Several studies have shown that left atrial (LA) size and function are important predictors of cardiovascular events in several clinical settings and may be involved in the progression to heart failure.51,52 In another interesting article published in the RPC, Fontes-Carvalho et al.53 analyzed the role of different indices of LA function assessed by speckle tracking echocardiography as determinants of exercise capacity by cardiopulmonary exercise testing (CPET) in 94 patients after MI. They found a significant correlation between exercise capacity and LA conduit function, but not with contractile function. LA longitudinal strain was also associated with worse exercise capacity parameters, suggesting that this echocardiographic parameter can be used to predict reduced exercise capacity. Finally, it was shown that LA functional parameters were interdependent with LV diastolic function, highlighting the pathophysiological importance of correct atrioventricular coupling. This study demonstrates that although the left atrium has often been considered a bystander in the regulation of cardiac function, the availability of new echocardiographic parameters (such as those derived from speckle tracking) shows the clinical utility of LA assessment as an important functional and prognostic marker in various clinical settings, especially heart failure (HF).54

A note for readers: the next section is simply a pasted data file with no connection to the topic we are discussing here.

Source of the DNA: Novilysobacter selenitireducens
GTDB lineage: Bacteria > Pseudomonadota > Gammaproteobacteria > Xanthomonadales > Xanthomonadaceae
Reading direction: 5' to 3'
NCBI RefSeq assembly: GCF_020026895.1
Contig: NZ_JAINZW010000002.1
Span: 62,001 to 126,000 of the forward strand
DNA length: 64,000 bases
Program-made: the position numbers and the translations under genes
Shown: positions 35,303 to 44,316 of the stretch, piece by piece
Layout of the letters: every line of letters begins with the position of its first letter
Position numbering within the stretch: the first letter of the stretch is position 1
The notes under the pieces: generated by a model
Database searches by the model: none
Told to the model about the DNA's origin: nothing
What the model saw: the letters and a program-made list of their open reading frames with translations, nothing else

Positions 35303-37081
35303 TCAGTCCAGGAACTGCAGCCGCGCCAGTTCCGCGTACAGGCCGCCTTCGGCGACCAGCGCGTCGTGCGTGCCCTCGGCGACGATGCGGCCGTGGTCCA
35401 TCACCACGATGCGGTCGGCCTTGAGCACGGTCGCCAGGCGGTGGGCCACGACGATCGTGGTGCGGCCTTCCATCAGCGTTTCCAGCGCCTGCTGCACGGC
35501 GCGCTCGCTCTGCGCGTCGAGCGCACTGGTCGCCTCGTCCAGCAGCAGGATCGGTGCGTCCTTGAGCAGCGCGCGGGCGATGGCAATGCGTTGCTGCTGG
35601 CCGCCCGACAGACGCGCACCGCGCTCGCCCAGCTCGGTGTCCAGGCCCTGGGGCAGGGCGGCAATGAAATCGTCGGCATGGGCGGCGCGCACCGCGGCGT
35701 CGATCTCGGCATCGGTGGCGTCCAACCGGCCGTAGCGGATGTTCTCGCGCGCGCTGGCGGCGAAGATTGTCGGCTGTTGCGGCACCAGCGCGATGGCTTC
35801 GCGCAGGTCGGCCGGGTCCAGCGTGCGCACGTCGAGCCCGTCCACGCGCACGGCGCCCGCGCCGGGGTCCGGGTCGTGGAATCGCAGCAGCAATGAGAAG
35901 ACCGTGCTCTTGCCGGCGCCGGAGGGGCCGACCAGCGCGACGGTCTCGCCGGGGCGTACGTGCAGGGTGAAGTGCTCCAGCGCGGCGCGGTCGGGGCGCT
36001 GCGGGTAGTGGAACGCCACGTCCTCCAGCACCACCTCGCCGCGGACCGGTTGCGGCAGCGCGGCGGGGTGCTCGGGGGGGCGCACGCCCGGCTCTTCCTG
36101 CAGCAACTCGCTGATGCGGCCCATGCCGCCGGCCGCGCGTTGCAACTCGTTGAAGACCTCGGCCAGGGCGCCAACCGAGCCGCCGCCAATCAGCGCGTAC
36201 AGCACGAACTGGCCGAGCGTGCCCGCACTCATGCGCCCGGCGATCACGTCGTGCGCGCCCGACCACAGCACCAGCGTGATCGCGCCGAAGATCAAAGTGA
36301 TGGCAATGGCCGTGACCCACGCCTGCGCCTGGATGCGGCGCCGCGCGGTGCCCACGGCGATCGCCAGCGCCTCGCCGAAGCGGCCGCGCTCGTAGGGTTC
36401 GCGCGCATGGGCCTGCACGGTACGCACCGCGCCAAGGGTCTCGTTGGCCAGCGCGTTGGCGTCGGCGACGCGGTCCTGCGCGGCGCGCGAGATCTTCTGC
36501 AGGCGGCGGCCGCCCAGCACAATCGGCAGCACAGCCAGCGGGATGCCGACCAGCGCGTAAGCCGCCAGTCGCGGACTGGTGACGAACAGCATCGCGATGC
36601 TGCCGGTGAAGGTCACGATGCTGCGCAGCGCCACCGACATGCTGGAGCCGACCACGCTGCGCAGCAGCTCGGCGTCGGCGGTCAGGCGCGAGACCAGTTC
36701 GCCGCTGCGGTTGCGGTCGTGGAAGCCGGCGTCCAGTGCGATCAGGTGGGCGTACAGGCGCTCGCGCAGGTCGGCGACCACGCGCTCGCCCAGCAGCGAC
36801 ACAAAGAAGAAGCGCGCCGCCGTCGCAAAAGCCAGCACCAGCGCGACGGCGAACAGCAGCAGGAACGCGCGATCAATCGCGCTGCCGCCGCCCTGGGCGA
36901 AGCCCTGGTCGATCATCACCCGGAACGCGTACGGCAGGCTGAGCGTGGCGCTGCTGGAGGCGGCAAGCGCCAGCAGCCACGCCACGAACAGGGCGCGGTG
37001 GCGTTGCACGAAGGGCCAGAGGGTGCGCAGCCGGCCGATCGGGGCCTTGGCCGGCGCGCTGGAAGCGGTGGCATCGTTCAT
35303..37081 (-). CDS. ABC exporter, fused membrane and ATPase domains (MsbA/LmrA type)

HF patients are at significant risk of cardiovascular events. Various studies have tried to improve risk stratification tools to predict HF hospitalizations or the need for heart transplantation. The most commonly used score is the Seattle Heart Failure Model, which is based on 24 clinical variables.55 Other scores are also available,56 but there is an ongoing need to improve risk stratification in HF. In the February issue of the RPC, Pereira-da-Silva et al. demonstrate that VE/VCO2 slope, obtained from CPET, can be a good predictor of events in patients with HF with reduced ejection fraction (<40%). Although most previous studies have assessed the role of peak VO2 as a prognostic marker, the VE/VCO2 slope is a particularly interesting parameter, because it reflects ventilatory efficiency and is independent of the level of patient effort.57 The authors identified a threshold VE/VCO2 slope of >39 as an excellent marker of worse outcome, with a c-statistic of 0.79. Nevertheless, it has been said that there are no magic numbers in medicine. This is especially true in the selection of HF patients for heart transplantation, for which individual clinical decisions require a team-based approach, extensive clinical experience, and a multiparametric approach. This interesting study highlights the importance of integrating information provided by CPET, especially on VE/VCO2, as another important clinical parameter to better stratify these patients.